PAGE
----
1. If the build has got an official name, we should redirect it to the main page, i.e. Windows 8.1 PreviewWindows 8.1 build 9431.
  2. If there are more official builds with the same official name, redirect it to the main version page, i.e. Windows 10 Insider PreviewWindows 10
  3. The full buildtag, both including and not including the major and minor version must redirect to the main article, i.e. 6.3.9431.0.winmain_bluemp.130615-1214Windows 8.1 build 9431, 9431.0.winmain_bluemp.130615-1214Windows 8.1 build 9431. If there is a build number conflict between two versions of Windows, make a disambiguation at the conflicting redirect name.
  4. For already existing articles, the old-fashioned page name should redirect to the new page name for the purpose of not breaking old links.
  5. If the build calls itself by a codename, the combination of the codename and the build number should also be a redirect, i.e. Chicago 40eWindows 95 build 40e



Mac OS <version> build <build>

Mac OS X

version is meant to be the name of the particular release, i.e. Jaguar or Yosemite.

Mac OS X <version> build <build>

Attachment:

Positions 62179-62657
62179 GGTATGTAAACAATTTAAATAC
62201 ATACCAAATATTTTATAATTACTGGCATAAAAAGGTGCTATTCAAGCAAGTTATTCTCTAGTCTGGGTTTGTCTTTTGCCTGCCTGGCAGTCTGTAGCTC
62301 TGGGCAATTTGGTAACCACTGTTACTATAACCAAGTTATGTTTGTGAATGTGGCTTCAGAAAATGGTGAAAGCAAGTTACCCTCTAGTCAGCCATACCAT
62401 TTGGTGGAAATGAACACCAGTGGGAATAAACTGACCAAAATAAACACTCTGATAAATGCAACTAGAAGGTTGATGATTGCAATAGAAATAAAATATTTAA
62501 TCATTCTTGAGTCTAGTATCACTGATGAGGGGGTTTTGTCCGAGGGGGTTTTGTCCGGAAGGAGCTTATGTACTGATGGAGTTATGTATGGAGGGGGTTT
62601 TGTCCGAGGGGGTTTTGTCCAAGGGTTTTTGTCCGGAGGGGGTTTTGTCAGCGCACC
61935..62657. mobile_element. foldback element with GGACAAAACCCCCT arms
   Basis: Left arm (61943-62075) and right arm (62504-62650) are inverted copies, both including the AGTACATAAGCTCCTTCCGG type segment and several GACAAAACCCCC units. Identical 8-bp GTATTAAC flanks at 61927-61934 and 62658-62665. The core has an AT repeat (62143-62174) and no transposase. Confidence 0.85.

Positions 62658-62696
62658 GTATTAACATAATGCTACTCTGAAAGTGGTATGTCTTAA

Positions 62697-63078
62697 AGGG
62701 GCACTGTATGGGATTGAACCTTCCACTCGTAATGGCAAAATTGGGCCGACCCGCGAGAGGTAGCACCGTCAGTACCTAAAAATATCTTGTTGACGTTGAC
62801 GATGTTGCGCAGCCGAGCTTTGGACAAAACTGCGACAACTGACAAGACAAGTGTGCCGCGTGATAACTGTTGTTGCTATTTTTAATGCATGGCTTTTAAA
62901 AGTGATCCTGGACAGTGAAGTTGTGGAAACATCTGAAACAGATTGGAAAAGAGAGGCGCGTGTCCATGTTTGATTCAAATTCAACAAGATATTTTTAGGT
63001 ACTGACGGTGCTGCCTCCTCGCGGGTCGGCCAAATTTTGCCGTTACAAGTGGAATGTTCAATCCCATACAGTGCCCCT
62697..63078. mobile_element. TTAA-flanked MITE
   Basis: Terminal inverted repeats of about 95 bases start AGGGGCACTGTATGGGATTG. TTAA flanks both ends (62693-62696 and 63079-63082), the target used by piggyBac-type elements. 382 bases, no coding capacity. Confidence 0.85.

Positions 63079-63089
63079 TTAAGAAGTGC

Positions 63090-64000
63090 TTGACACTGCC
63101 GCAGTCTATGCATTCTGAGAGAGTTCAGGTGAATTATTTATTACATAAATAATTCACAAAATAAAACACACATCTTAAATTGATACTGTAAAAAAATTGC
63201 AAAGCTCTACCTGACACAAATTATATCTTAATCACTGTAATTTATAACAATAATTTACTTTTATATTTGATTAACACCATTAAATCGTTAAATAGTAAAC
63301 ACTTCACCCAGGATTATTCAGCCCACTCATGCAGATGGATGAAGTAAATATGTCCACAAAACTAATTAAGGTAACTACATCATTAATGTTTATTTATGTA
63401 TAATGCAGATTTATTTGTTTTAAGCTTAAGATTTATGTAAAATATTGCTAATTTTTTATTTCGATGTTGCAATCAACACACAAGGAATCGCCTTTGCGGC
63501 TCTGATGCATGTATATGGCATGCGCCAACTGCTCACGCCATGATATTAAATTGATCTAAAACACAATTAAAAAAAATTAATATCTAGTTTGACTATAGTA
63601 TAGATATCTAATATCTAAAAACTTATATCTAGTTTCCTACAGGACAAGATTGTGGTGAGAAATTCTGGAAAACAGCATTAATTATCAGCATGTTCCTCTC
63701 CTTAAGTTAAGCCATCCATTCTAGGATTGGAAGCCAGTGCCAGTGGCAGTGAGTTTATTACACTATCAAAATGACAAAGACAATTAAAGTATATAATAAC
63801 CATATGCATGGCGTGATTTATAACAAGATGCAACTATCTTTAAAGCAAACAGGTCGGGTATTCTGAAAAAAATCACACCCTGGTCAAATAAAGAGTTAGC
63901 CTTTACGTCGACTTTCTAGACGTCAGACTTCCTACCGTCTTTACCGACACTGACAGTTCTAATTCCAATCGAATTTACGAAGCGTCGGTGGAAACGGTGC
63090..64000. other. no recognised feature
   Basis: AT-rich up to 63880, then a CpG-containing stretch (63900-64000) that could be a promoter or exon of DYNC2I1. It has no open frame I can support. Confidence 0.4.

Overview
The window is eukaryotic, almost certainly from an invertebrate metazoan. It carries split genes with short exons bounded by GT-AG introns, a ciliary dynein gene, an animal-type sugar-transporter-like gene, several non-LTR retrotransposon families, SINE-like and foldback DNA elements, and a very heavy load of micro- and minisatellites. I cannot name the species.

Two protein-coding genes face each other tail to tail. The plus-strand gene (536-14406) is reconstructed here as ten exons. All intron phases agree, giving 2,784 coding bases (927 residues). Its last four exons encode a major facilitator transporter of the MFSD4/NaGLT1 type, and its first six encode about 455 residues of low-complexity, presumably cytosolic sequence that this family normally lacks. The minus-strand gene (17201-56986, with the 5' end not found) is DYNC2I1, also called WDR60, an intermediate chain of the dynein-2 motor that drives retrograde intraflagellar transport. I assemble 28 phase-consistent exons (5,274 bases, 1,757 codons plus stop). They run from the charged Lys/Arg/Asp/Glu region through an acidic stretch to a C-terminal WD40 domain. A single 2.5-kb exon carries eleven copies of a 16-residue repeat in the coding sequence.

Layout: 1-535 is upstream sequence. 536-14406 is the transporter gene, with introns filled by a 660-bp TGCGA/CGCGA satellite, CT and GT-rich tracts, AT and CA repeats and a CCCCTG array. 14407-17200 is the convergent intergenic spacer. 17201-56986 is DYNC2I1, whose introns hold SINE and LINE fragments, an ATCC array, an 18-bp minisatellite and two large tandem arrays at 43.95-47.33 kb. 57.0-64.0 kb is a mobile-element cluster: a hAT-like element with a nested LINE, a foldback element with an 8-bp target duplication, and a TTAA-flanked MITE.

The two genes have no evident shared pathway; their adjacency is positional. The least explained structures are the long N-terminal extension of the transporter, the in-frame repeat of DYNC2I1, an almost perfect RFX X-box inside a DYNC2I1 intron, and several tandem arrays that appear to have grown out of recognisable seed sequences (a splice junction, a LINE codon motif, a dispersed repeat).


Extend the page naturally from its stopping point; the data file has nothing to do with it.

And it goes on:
OS X <version> build <build>
macOS <version> build <build>



IBM OS/2 <version> build <build>

Microsoft OS/2 <version> build <build>

2.0 and later

OS/2 <version> build <build>


Infobox Windows build

See Template:Infobox Windows build

Infobox macOS build

See Template:Infobox macOS build



Use when the build you're posting also has an article on BA wiki, has a build page on TCB or has a gallery on TCB.


When creating buildlists, use the provided BLItem templates:
{{BLItem Confirmed|<article-title>|<buildtag>}} - use when the build was leaked, released, or we have another confirmation from Microsoft. Private leaks don't count.
{{BLItem Unconfirmed|<article-title>|<buildtag>}} - use when there is information avaliable, however no provided proof for it
{{BLItem Fake|<article-title>|<buildtag>}} - use when this build is fake, don't use if it's real and fake screenshots are also avaliable

When sorting buildlists, the first thing that matters is the build number. If there are several different builds with the same number, always sort them like this:

  1. winmain (& derivates like winmain_rtm or winmain_bluemp)
  2. partner recompiles (fbl_partner_out)
  3. other builds sorted alphabetically


Thanks to Foxlet for writing this!
In brief, all original screenshots should be:

  • Cut to the exact size of the subject (desktop or application window)
  • Saved in a lossless format such as PNG
  • Taken at a period appropriate resolution and color depth
  • Featuring a clean, original install of the product
  • Using default settings, unless the intention is to show the effect of a setting